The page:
Clinton addressed the issue of Wikileaks directly in her prepared remarks:
Government confidentiality has been a topic of debate during the past few months because of Wikileaks. It's been a false debate in many ways. Fundamentally, the Wikileaks incident began with an act of theft. Government documents were stolen, just the same as if they had been smuggled out in a briefcase.
Some have suggested that this act was justified, because governments have a responsibility to conduct all of their work out in the open, in the full view of their citizens.
I disagree. The United States could neither provide for our citizens' security nor promote the cause of human rights and democracy around the world if we had to make public every step of our most sensitive operations.
Confidential communication gives our government the opportunity to do work that could not be done otherwise. Consider our work with former Soviet states to secure loose nuclear material. By keeping the details confidential, we make it less likely that terrorists will find the nuclear material and steal it.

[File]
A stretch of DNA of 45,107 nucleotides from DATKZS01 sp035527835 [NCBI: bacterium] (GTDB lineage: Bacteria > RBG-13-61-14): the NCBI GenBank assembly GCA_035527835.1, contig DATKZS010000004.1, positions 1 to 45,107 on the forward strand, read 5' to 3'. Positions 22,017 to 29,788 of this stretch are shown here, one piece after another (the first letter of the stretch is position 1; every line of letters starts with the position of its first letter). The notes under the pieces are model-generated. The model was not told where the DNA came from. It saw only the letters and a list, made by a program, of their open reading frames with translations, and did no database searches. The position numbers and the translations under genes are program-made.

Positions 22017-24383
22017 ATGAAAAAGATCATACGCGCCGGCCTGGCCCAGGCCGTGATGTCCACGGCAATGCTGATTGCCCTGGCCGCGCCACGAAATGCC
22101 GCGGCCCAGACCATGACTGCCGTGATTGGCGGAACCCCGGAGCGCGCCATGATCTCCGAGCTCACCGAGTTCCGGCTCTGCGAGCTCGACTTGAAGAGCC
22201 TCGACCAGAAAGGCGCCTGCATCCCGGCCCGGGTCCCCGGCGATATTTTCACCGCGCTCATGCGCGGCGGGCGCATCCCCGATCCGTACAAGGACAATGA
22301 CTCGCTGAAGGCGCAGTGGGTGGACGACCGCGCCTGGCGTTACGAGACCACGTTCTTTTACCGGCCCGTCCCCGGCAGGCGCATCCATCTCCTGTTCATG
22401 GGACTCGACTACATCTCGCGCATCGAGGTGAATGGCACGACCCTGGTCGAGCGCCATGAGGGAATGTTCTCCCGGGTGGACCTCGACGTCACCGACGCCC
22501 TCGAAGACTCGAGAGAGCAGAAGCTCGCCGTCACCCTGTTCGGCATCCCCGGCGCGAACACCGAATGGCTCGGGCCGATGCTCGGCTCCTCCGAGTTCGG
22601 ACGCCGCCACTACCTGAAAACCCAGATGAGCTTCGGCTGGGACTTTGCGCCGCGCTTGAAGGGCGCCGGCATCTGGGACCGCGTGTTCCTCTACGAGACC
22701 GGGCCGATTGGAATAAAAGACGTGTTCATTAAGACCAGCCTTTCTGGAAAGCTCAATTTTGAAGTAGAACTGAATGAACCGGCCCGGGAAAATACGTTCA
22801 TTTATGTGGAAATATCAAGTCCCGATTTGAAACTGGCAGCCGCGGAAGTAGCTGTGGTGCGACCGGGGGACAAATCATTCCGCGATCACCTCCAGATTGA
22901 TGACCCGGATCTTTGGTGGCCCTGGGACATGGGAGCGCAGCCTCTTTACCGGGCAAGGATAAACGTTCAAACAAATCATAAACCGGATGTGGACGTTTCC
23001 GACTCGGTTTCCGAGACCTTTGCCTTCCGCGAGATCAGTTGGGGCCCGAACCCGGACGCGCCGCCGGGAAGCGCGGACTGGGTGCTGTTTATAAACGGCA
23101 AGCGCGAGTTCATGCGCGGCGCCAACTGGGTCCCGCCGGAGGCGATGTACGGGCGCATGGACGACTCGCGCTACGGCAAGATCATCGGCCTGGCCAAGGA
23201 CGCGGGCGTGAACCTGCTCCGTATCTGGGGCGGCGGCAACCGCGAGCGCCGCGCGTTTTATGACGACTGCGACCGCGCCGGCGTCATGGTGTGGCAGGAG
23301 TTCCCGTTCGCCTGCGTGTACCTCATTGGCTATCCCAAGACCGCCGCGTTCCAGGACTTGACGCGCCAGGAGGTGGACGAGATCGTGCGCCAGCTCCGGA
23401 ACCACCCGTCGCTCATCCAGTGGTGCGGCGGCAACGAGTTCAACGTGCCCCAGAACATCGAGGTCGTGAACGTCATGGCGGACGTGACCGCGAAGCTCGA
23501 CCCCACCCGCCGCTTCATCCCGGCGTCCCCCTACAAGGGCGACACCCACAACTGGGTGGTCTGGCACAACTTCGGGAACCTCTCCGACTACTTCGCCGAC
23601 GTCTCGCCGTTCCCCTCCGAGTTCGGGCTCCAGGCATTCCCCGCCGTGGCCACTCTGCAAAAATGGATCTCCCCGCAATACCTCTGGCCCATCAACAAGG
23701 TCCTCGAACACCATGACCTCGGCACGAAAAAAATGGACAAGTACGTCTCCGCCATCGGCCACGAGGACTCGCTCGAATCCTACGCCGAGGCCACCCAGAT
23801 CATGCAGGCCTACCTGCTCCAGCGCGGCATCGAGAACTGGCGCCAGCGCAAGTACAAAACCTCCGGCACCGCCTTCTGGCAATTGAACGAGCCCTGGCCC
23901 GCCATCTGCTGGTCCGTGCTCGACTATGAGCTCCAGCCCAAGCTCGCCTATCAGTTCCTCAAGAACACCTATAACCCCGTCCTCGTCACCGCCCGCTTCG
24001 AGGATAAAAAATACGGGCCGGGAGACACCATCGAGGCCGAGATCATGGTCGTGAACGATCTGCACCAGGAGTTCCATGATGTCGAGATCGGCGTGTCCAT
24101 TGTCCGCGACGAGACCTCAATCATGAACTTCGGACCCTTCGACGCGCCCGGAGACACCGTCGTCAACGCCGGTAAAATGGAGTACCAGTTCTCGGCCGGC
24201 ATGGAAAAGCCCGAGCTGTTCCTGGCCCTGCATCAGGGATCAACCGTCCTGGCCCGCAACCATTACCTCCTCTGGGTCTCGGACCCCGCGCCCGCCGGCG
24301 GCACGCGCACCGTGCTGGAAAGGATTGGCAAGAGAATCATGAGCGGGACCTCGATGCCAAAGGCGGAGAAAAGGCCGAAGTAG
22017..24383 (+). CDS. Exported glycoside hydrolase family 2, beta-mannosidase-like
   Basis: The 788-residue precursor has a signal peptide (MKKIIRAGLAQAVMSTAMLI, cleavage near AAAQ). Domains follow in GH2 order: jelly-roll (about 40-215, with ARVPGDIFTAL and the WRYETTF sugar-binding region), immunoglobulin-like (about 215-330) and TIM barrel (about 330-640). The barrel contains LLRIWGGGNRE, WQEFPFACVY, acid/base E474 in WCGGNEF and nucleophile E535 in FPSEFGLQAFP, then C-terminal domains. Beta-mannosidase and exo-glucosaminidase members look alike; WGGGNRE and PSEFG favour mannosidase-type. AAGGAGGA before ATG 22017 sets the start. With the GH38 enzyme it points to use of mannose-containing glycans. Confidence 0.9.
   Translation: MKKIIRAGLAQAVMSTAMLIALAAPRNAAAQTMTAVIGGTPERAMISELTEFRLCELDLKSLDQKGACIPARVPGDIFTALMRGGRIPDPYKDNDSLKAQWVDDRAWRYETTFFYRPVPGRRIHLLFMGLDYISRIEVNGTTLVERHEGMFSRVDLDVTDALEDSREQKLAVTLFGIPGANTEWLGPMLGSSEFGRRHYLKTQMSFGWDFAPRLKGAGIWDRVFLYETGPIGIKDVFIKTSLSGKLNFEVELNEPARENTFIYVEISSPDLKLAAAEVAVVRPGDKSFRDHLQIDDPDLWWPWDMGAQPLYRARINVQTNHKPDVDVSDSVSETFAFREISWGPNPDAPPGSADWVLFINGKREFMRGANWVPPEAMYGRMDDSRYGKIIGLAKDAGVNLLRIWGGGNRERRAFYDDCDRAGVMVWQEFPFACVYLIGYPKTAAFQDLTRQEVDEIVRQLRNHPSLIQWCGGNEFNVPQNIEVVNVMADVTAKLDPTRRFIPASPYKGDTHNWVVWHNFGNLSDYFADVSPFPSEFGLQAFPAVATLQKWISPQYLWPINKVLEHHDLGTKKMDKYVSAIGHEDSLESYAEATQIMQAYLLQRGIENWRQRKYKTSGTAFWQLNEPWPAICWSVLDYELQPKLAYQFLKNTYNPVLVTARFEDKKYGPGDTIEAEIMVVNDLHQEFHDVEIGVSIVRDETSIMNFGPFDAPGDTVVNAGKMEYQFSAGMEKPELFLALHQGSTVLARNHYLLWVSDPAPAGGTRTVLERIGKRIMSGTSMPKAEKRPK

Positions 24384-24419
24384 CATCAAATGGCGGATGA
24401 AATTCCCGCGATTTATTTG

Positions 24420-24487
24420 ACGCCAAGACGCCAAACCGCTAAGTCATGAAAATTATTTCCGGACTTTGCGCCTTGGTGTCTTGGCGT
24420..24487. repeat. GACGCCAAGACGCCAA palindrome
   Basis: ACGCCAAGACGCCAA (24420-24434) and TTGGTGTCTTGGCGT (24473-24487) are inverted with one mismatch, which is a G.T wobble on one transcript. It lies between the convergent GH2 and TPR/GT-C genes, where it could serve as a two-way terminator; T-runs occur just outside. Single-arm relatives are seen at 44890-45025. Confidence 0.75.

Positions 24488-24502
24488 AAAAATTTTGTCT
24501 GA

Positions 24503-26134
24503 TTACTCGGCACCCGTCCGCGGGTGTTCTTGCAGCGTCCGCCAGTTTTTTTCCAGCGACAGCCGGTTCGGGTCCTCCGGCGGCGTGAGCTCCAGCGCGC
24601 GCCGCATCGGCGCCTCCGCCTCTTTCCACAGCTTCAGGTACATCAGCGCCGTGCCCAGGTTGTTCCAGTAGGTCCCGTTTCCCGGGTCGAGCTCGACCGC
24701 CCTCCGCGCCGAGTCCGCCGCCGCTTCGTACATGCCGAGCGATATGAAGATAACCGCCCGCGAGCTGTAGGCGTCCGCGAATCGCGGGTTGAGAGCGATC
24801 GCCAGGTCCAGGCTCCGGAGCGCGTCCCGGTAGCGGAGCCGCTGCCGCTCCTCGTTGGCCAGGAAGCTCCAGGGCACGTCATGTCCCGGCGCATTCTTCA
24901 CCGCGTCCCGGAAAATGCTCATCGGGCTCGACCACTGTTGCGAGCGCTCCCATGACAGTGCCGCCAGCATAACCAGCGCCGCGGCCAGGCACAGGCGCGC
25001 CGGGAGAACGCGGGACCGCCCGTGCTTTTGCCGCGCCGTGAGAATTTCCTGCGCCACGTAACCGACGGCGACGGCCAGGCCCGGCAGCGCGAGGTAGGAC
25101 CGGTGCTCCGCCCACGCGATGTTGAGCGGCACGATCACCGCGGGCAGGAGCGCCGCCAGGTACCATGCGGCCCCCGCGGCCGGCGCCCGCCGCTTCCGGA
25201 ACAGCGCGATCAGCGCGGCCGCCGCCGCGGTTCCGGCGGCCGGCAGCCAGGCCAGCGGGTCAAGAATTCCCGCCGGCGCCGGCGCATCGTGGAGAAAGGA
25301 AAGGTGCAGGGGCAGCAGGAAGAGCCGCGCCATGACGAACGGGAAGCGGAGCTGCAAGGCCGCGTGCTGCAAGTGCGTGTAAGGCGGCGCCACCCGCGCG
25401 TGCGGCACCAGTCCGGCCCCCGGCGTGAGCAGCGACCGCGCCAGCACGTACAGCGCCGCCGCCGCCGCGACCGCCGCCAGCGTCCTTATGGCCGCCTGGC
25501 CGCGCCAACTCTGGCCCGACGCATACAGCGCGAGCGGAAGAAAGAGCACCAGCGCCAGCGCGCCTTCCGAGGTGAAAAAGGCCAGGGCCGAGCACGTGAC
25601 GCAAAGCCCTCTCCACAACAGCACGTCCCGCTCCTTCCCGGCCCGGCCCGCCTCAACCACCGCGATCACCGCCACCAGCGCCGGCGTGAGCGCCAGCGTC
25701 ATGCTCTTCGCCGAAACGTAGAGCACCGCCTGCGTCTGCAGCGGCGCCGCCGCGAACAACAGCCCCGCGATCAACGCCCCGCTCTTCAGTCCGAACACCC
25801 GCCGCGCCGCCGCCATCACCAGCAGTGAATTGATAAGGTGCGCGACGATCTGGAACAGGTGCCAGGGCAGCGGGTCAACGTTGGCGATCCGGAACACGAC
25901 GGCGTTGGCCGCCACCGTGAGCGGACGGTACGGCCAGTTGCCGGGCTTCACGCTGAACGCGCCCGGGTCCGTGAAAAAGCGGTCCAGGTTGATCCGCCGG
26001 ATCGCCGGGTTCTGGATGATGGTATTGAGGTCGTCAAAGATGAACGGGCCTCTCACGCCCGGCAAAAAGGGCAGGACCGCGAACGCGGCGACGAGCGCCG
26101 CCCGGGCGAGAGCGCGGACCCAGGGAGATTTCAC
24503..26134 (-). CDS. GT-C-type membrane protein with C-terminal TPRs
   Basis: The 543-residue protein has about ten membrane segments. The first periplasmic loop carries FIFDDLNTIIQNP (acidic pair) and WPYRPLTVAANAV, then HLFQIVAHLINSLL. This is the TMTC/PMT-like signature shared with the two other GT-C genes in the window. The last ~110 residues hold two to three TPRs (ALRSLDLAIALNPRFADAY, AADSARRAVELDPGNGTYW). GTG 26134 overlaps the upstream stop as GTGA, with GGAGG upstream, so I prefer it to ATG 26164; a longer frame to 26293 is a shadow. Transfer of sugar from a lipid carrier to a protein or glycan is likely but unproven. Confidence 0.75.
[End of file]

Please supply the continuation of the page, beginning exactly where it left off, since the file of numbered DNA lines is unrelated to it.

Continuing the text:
Or consider the content of the documents that Wikileaks made public. Without commenting on the authenticity of any particular documents, we can observe that many of the cables released by Wikileaks relate to human rights work carried out around the world. Our diplomats closely collaborate with activists, journalists, and citizens to challenge the misdeeds of oppressive governments. It's dangerous work. By publishing the diplomatic cables, Wikileaks exposed people to even greater risk.
For operations like these, confidentiality is essential, especially in the Internet age, when dangerous information can be sent around the world with the click of a keystroke.
Of course, governments also have a duty to be transparent. We govern with the consent of the people, and that consent must be informed to be meaningful. So we must be judicious about when we close off our work to the public and review our standards frequently to make sure they are rigorous. In the United States, we have laws to ensure that the government makes its work open to the people. The Obama Administration has also launched unprecedented initiatives to put government data online, encourage citizen participation, and generally increase the openness of government.
The U.S. government's ability to protect America... to secure the liberties of our people... and to support the rights and freedoms of others around the world depends on maintaining a balance between what's public and what should remain out of the public domain. The scale will always be tipped in favor of openness. But tipping the scale over completely serves no one's interests--and the public's least of all.